The experience of being in a crowd of people, watching skilled musicians create their art, cannot be replicated. PixMob draws inspiration from great live music and its fundamental elements to connect crowds.
The musical element that resonates most deeply and most physically is the pulse. Whether it’s trance, afrobeat, jazz or rock n roll, the pulse is what you tap your foot to, what you dance to. It is the most basic rhythm that lays the foundation for everything else. In a sense, all the other musical elements – all the melody and harmony and lyrics – are just embellishments of the pulse. Even in venues where the subtleties can get lost, like loud nightclubs or stadiums of 20,000 people, the pulse of the music can be felt.
What distinguishes the best musical performers is their showmanship. Many people are capable of creating great music on stage, but a real performer brings the audience on a journey. The show becomes about more than the music: it’s about the performance, the lights, the grooves, and the connection between artist and audience.
The simplest choreography on stage – a band locking into two-step – connects with us in a visceral way, and can jolt the audience into the moment. Even the storytelling of Bruce Springsteen or the seemingly spontaneous almost-fainting-but-I-must-go-on of James Brown are well rehearsed pieces of theatrics, designed to stir emotion in the audience.
The idea that music is performed by musicians and observed by an audience, however, is relatively new. Tribes and communities have historically gathered to sing songs and dance together, connecting through music. As recently as a few hundred years ago there was no such thing as “I don’t know how to sing”. This musical spirit is felt to this day in jam sessions and religious services. The 2nd line parades of New Orleans are led by a brass marching band, but serve to bringing the community together.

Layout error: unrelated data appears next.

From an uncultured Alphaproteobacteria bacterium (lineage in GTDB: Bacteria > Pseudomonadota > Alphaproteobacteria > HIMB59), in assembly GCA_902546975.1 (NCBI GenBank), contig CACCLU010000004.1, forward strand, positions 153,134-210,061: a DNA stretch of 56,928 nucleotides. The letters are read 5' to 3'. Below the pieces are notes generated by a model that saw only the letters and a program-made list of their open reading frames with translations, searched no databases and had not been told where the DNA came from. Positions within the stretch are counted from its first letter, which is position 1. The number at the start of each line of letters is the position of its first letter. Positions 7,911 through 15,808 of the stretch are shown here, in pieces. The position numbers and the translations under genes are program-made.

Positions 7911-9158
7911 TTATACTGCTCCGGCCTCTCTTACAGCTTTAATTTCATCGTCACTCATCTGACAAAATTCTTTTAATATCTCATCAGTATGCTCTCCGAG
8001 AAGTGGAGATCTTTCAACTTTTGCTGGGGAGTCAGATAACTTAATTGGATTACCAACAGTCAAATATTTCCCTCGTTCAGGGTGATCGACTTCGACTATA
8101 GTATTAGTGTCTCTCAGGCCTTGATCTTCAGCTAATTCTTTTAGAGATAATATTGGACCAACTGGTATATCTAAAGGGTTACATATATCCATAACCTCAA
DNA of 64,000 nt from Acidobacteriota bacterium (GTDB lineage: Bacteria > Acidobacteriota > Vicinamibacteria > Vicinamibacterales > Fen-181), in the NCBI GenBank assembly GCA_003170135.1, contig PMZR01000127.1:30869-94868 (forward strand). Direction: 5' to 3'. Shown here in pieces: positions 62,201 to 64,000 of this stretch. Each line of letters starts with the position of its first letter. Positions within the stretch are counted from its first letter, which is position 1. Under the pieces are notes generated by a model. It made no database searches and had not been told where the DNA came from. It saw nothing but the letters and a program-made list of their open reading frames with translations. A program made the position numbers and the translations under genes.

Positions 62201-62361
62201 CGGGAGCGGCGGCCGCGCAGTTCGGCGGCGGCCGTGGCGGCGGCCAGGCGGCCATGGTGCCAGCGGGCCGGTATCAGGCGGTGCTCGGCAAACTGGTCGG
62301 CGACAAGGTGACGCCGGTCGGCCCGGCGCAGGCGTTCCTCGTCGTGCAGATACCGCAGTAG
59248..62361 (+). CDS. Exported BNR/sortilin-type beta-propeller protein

A concert stands out as being great by bringing us back to this feeling of community. Some performers aim to do this by breaking down the ‘4th wall’ separating them from the spectator – whether it’s Bono and U2 inviting a woman from the audience to dance on stage to Mysterious Ways, or Arcade Fire parading through the Coachella with the Preservation Hall Jazz Band to end their show.
Light has a special power to create this connection. From holding a Zippo lighter in the air (or cell phone, or Big Bang flower to throwing glowsticks at a Phish concert, performers and audiences use light to create moments that unite themselves with the music.
PixMob takes this to the next level. Whether it is wristbands pulsating in Las Vegas with the music of Tiësto, LED balls bouncing in the crowd with Bassnectar, or blinking helicos descending from the sky at a Coldplay concert, PixMob uses light as the element to bring together the crowd, the performer, and the pulse of the music.